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Yatra School, Faria
Faria School update September 2009
Yatra co-founder Sanjay Jain reported back after his recent trip to the school.
"The school looks great. The structures are more solid than Bodal school but we will need to build walls at some stage as it must be unbearable in the summer. The thatched roofs are unbelievably water proof and strong.. It is a little further down the road then the original plan but the land donated by Pandit ji is well suited to a school and a large playground.
The children have also planted over 500 trees and hopefully these will provide the shade so desperately needed in such a barren habitat.
There were 5 teachers at present and about 100 children. The attendance has been down in the last week or so as Malaria is spreading through the surrounding villages. The children all looked happy and were intrigued by the "tiger" paintings that the children from Lillian Kanham Kindergarten in Australia had done.
Parents attending the parent teacher meeting
At the parent teacher meeting about 30 parents came and it seems the school has been building a good reputation although some of the villagers who obviously value education are wanting to see the school perform for a whole year before passing judgement. There is definitely community based support for the school with talk already of building more class rooms to accommodate another 50 children next year. (More funding needed so please donate online now.)
Shani, Meena, Mandira, Sanjeev and Sanjay meet some students
Shani, a nurse from Adelaide, Meena and Mandira from the Kota school and Sanjeev from Mumbai joined us the next day at the school and each were equally impressed with the teaching method and the willingness of the children to learn. The children presented me with drawings of kangaroos to show the Lillian Kanham children. (A lot of the students had not even heard of a kangaroo before.)
I also met the old man, Kalyan ji in the village in the wildlife sanctuary. Although weakened by malaria he received us warmly and made us promise to continue to support the school and then to look at building a residential school ( a man of great vision)."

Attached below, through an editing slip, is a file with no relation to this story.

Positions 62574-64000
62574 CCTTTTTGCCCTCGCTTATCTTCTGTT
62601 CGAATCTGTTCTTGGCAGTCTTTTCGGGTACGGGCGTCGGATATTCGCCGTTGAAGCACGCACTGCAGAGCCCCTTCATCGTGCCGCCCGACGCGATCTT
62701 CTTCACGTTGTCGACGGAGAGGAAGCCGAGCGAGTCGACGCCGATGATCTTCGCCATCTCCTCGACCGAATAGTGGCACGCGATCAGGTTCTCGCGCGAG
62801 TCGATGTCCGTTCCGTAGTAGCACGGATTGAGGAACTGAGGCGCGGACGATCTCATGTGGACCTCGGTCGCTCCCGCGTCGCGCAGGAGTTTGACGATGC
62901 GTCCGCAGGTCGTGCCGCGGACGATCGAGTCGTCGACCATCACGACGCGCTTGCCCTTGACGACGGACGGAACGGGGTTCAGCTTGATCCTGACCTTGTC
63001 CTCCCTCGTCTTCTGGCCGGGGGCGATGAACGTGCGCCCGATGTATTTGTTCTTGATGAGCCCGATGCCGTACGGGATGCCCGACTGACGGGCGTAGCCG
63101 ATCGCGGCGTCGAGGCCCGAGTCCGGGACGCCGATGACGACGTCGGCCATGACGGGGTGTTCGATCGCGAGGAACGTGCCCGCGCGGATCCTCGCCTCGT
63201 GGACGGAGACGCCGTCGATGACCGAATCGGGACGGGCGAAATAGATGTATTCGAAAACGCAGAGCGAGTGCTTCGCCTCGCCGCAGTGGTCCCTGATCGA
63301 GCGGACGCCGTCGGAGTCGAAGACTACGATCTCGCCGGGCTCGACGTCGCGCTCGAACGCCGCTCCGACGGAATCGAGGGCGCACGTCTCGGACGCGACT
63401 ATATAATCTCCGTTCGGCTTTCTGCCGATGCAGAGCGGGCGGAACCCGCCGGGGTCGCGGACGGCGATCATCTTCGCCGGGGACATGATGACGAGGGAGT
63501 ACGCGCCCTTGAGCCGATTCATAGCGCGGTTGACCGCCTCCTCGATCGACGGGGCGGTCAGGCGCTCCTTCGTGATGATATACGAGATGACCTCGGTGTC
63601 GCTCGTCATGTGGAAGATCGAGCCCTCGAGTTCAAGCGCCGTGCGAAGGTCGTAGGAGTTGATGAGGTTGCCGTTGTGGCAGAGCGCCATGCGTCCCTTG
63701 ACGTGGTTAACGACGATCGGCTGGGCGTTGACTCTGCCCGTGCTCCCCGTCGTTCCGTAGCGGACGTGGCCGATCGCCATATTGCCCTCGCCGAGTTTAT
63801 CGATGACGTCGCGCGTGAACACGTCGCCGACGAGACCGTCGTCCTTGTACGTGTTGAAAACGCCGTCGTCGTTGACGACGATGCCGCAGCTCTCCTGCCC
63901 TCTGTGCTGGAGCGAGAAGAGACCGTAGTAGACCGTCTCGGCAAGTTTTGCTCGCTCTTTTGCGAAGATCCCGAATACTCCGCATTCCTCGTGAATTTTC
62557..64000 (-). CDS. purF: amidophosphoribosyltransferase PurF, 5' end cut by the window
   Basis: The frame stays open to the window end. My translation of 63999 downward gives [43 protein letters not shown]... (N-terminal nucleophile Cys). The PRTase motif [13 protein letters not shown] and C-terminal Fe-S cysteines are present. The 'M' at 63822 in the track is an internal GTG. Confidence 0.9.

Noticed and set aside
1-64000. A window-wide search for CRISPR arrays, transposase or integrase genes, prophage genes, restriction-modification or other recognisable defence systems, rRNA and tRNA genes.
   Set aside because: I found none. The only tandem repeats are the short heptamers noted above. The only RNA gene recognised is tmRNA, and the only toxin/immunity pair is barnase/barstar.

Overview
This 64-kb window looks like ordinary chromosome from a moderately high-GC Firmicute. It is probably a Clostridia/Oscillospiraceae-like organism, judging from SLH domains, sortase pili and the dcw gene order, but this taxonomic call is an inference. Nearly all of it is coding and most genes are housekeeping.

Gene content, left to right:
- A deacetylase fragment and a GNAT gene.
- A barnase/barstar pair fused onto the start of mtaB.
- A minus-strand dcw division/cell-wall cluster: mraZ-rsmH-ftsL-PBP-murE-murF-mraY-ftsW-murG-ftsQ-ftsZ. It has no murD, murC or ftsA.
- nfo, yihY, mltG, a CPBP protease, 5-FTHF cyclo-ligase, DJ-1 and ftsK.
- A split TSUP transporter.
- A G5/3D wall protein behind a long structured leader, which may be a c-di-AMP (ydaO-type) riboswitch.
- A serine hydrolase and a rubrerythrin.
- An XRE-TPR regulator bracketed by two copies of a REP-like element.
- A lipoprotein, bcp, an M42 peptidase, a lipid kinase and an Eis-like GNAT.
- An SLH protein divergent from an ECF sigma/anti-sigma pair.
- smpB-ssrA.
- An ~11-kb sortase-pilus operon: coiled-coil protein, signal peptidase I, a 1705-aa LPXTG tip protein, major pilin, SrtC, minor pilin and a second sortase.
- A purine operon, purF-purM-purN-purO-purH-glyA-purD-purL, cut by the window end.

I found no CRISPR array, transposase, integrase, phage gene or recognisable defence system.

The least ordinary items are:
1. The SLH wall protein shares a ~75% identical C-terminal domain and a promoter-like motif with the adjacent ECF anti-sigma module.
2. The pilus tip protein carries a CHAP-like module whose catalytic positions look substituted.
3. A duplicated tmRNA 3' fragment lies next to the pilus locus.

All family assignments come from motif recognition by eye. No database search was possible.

The opening of Yatra Foundation's Faria School in July 2009 was such a success that it immediately outgrew its capacity.
In total, 245 children are registered to attend the school.
The school has only four wall-less huts for teaching and can only cater for a maximum of 100 children.
Another two huts will be built so that 145 children can be accommodated, selected from the 245 that have registered.
The selection process is a tough and difficult decision and will largely be weighted towards children who are not already attending or eligible for any other schools.
No water at the school is another challenge that will be overcome by a bore being dug by the end of the year.
In the interim, water is being transported in a camel cart every day.
[updated 7 November 2009]
Yatra School, Hanuman Basti
Yatra Foundation has a three-roomed building centrally situated in the ‘Hanuman Basti’ (slum) in the region surrounding Kota (Rajasthan).
The school employs teachers who are residents of the Basti who are given the necessary training and teaching support from the Principal of the school in Kota.
The Yatra School has three classrooms operating for 2-3 hours each day. The children are not required to pay any fees to attend school however their attendance is monitored. Up to 60 children attend the school.
Yatra Foundation provides the children with some fruit and drink each day.
The students are now able to sit and study more comfortably since the introduction of table and chairs.
[updated 7 November 2009]
Embroidery skills for local women
Yatra Foundation runs classes to teach embroidery skills to the women of the Hanuman basti (slum), Kota, India.
Once the women are proficient, Yatra Foundation has secured a local wholesaler to employ the women for piece work, providing their families with additional income.
It is hoped that once there is enough work the women will use the school as a resource centre and bring their children to the school, further increasing the attendance rates of the children.
This training will occur outside of school hours and provide another opportunity to positively engage the community.
Yatra is looking for other ways to empower the ‘basti’ community and provide support and opportunities to enhance the lives of the families living there.